Early voting in Nevada has begun, and will continue for two weeks until the weekend before Election Day. The first day of early voting tends to have one of the heaviest Democratic turn-outs vis-à-vis the Republicans, and this is again the case again this year: Democrats have built up a voter edge of over 12,000, for a voter lead of 23%, which is 9% above the Democrats active voter edge. Only half of the rural counties have reported results, so the overall first day vote will likely be comparable to the first day of early voting in 2012—which should worry Republicans severely.
Nevada est omnis divisa in partes tres
The state can be divided, as Caeser might say, into three parts: Clark County, which contains Las Vegas and 70% of the states population; Washoe County, which contains Reno and 20% of the states population; and the rural counties, which contain 10% of the states population.
Clark County leans Democratic, while the rural counties are overwhelmingly Republican if not more conservative (hard right 3rd parties can be elected to partisan office in many rural counties). This leaves Washoe as the “Bellwether” county which has, with two notable exceptions, always gone with the statewide winner in every statewide contest in Nevada this century.
Total active voter registration is up in Nevada by 16½% from 2012. However, the Democrats voter registration lead is down slightly from 90,187 in 2012 to 88,818 in 2016. From this, the first day early voting numbers, 2016 might turn into a replay of 2012, at least on the statewide level, which is bad news for Donald Trump, but potentially good news for Republican U.S. Senate nominee Joe Heck. Interestingly enough, these numbers are an improvement for Republicans since the primary election in June.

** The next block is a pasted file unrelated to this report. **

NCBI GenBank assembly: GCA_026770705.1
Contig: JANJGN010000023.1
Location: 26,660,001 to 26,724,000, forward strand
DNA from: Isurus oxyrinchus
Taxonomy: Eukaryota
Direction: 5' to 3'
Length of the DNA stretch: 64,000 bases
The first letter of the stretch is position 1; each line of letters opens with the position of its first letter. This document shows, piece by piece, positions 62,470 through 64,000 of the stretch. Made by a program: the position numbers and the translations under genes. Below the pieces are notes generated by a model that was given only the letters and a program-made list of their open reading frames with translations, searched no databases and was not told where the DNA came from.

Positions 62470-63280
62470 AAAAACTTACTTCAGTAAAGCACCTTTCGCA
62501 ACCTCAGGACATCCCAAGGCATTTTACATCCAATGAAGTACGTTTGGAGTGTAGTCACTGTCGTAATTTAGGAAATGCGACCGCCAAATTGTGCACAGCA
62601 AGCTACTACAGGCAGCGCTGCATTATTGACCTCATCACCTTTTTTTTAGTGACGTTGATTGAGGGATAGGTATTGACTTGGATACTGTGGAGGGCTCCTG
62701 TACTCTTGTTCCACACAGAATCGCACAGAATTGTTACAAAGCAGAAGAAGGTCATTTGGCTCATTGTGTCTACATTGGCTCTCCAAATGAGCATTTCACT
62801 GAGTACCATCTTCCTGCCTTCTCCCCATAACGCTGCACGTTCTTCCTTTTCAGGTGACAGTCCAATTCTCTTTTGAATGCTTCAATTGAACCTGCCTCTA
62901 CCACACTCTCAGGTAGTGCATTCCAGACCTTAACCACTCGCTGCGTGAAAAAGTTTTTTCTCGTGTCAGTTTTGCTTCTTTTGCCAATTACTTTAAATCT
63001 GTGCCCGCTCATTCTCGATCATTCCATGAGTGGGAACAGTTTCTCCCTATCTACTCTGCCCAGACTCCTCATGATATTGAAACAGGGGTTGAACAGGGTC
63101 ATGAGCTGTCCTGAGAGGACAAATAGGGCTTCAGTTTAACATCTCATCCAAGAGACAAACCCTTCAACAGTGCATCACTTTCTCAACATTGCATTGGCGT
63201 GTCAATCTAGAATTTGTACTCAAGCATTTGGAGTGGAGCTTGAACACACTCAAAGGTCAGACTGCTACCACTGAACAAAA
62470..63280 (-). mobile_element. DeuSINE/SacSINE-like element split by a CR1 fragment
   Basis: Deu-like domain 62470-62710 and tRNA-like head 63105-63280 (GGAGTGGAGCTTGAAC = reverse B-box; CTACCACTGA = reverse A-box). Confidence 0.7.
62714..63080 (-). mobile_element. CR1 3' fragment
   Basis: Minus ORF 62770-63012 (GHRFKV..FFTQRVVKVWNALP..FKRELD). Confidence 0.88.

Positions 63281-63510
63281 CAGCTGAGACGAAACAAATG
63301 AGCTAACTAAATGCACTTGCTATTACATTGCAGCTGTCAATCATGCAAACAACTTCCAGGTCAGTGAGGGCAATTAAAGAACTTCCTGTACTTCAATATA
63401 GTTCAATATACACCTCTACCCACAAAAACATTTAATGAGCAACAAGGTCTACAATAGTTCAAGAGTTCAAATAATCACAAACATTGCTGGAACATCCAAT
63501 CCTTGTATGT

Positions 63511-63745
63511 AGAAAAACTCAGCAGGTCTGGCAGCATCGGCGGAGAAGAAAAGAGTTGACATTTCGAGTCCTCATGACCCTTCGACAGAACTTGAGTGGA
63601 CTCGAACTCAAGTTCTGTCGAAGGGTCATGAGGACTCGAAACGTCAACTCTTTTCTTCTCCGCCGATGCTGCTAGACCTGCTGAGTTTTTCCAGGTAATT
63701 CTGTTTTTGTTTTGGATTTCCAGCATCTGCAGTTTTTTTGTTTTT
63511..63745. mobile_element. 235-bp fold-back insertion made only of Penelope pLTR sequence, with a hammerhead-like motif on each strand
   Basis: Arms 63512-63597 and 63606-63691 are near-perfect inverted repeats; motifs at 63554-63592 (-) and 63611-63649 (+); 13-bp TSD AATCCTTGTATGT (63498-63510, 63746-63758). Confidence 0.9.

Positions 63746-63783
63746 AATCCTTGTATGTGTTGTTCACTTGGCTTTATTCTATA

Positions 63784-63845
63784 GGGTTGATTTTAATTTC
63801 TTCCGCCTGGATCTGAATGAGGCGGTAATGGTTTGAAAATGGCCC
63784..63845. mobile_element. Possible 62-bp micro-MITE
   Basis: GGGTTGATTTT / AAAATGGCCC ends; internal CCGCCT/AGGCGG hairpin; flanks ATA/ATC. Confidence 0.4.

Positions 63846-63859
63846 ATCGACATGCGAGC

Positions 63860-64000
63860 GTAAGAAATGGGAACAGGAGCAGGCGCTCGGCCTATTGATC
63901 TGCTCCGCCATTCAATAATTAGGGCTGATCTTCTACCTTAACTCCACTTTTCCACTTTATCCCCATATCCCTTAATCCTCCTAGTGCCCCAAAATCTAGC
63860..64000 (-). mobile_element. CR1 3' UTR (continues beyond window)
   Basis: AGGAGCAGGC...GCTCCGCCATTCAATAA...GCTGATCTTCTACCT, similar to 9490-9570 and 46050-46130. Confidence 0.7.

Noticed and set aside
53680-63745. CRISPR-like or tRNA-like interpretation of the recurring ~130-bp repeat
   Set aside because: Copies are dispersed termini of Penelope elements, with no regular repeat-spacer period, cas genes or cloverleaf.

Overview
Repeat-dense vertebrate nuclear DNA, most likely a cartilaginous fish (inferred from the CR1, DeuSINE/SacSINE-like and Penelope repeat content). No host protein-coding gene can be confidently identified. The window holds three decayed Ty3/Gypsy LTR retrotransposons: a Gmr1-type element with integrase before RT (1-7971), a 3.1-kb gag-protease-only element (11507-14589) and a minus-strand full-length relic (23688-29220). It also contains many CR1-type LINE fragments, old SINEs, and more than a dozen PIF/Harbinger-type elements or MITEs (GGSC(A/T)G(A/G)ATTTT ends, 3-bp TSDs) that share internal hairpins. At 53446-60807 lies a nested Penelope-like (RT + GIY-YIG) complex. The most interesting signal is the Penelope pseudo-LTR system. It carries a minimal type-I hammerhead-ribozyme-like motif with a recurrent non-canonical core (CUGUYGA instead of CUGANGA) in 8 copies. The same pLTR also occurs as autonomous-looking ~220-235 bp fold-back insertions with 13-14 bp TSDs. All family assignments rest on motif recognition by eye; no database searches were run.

But the voter registration increase was not even across the state. In Clark County, The Democrats boosted their lead by 14,792 from 127,471 to 142,263. This was balanced out by the Washoe, where Republicans increased their lead by 2496 from 1169 in 2012 to 3665 in 2016; the rural counties adding 10,927 to the Republicans active voter lead.
This is bad news for Republicans attempt to keep control of the legislature, with nine of the ten seats they picked up in 2014 coming from Clark County, and only then by less than 2000 votes in five of the most marginal Assembly seats. Though Republicans received more votes for the Assembly in two of the last three elections, both those times were in non-Presidential election years.
While the U.S. Senate race is tight, the race to control the state Senate for the next four years is even more so, which they control by one seat (11-10). In 2012, Republicans won three of the four “swing” seats up for regular election: SD15 (by 0.4% or 266 votes) in Washoe County and the Clark County districts of SD18 (by 2.8% or 1471 votes) and SD6 (by 1.6% or 901 votes); Democrats won SD5 (by 4.0% or 1996 votes). In both SD15 and SD18, the Republicans increased their active voter registration leads from 903 to 1407 and 410 to 1967 for SD15 to SD18. SD5 is held by a popular Democrat, and saw the Democrats active voter registration lead grow from 3475 to 4056, making this seat a bit harder to win.